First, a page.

Give seals their space
June 10, 2013
Give seals their space
A harbor seal pup whose stranding was publicized on YouTube is being rehabilitated, and the individual who coaxed it back into the water with his foot—a violation of the Marine Mammal Protection Act—has agreed to educate other beachgoers about appropriate behavior around seals.
“He was trying to do the right thing, but he was unaware of the repercussions to the animal and to him,” said Special Agent Michael Henry with NOAA’s Office of Law Enforcement.
The Marine Mammal Protection Act prohibits, with certain exceptions, the "take" of marine mammals and defines "take" as "harassment, hunting, capturing, killing or collecting," or the attempt to do so. In this case, assisting the seal pup back into the water is considered harassment because it changes the natural behavior of the animal. Significant violations can result in a civil penalty up to $11,000 as well as criminal penalties up to $100,000 and imprisonment of up to a year or both.
Giving marine mammals their space is for both the animals’ and the viewers’ protection. NOAA recommends you stay at least 50 yards (150 feet) from resting seals. For more information, visit:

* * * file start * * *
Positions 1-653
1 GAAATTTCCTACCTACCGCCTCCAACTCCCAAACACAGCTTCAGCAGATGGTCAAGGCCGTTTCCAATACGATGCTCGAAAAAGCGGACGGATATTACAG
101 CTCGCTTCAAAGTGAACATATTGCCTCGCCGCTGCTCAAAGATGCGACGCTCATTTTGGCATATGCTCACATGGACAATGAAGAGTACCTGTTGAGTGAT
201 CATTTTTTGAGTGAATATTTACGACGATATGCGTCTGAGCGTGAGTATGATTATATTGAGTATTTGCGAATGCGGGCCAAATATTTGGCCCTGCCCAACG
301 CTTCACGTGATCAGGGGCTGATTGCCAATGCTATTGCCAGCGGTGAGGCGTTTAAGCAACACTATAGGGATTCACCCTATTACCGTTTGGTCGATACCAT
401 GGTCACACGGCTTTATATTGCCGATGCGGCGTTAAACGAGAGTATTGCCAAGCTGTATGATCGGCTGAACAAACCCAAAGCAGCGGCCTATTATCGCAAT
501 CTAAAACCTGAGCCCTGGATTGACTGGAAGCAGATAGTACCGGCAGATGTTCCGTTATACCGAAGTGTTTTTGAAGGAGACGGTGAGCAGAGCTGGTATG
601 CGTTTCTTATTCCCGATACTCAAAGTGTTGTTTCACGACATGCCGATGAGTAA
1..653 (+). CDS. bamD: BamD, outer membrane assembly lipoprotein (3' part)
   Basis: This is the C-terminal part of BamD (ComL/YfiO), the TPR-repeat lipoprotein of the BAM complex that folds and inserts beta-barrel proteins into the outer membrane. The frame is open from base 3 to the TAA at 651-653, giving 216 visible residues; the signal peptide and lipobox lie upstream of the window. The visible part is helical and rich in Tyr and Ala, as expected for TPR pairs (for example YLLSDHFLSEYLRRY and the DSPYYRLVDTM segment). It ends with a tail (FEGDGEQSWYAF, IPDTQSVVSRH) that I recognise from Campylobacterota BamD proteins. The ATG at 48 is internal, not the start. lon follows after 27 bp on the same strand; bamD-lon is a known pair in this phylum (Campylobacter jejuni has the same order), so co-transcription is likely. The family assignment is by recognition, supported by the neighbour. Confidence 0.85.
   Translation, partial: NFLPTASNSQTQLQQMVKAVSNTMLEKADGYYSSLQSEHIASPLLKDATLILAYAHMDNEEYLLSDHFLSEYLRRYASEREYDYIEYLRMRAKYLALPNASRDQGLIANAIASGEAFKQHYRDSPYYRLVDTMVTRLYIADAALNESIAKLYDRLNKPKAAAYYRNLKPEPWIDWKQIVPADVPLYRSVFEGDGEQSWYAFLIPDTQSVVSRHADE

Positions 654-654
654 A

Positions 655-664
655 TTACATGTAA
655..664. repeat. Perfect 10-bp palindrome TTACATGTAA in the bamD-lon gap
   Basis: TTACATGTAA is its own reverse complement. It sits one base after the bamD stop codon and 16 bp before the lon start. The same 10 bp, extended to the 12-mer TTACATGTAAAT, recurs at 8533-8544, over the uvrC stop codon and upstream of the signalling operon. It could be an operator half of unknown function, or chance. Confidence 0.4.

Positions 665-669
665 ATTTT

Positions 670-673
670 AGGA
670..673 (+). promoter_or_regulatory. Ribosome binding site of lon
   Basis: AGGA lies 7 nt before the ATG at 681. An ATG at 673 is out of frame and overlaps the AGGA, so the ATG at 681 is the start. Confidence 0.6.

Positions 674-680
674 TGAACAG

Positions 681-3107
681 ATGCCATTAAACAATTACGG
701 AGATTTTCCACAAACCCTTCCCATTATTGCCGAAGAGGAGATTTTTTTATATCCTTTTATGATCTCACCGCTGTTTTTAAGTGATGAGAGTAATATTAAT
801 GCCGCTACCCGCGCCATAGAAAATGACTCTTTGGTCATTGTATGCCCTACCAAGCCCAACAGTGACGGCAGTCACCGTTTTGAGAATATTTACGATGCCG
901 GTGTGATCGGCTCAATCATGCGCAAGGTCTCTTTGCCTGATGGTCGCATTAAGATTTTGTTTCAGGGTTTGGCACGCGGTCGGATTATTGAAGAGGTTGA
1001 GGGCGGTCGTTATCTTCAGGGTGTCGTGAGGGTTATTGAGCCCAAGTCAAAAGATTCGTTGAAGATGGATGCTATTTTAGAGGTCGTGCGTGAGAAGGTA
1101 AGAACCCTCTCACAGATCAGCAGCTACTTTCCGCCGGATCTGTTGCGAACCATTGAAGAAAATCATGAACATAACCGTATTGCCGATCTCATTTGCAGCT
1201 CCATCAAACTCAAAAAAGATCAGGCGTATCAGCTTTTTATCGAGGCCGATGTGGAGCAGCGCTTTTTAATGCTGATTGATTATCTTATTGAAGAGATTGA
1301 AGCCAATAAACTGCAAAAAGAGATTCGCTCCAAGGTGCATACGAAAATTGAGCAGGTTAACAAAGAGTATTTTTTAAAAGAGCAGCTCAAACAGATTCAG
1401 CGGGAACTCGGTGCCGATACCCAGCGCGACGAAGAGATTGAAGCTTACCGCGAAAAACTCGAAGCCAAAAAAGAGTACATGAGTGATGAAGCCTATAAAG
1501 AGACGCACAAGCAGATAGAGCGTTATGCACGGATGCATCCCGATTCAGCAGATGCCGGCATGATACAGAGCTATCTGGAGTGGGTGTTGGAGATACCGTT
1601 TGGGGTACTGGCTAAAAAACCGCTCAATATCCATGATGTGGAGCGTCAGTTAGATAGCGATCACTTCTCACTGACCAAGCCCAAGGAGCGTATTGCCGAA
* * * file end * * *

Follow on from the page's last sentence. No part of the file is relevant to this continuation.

The individual who coaxed the seal pup back into the water with his foot came forward voluntarily after the incident on Rye Beach, New Hampshire, was publicized on YouTube and in local and Boston media. He has volunteered to assist with outreach and education to other beachgoers.
The same seal pup later was picked up by an unidentified individual and transported to the Seacoast Science Center. While this person probably thought she was acting in the seal pup’s best interest, her behavior also is in violation of the Marine Mammal Protection Act because it caused total separation of the seal pup from its mother.
NOAA’s Office of Law Enforcement is investigating this incident with the assistance of the Rye Police Department. Anyone with information regarding this seal pup should contact NOAA’s Office of Law Enforcement at 617-884-5754 or the Rye Police Department at 603-964-5522. Any potential violations of the Marine Mammal Protection Act, Endangered Species Act, or any fisheries laws can be reported to NOAA’s Office of Law Enforcement’s toll free hotline at 1-800-853-1964.
Story by Lesli Bales-Sherrod, communications specialist for NOAA’s Office of Law Enforcement. To contact her, please call 301-427-8234 or email Lesli.Bales-Sherrod@noaa.gov.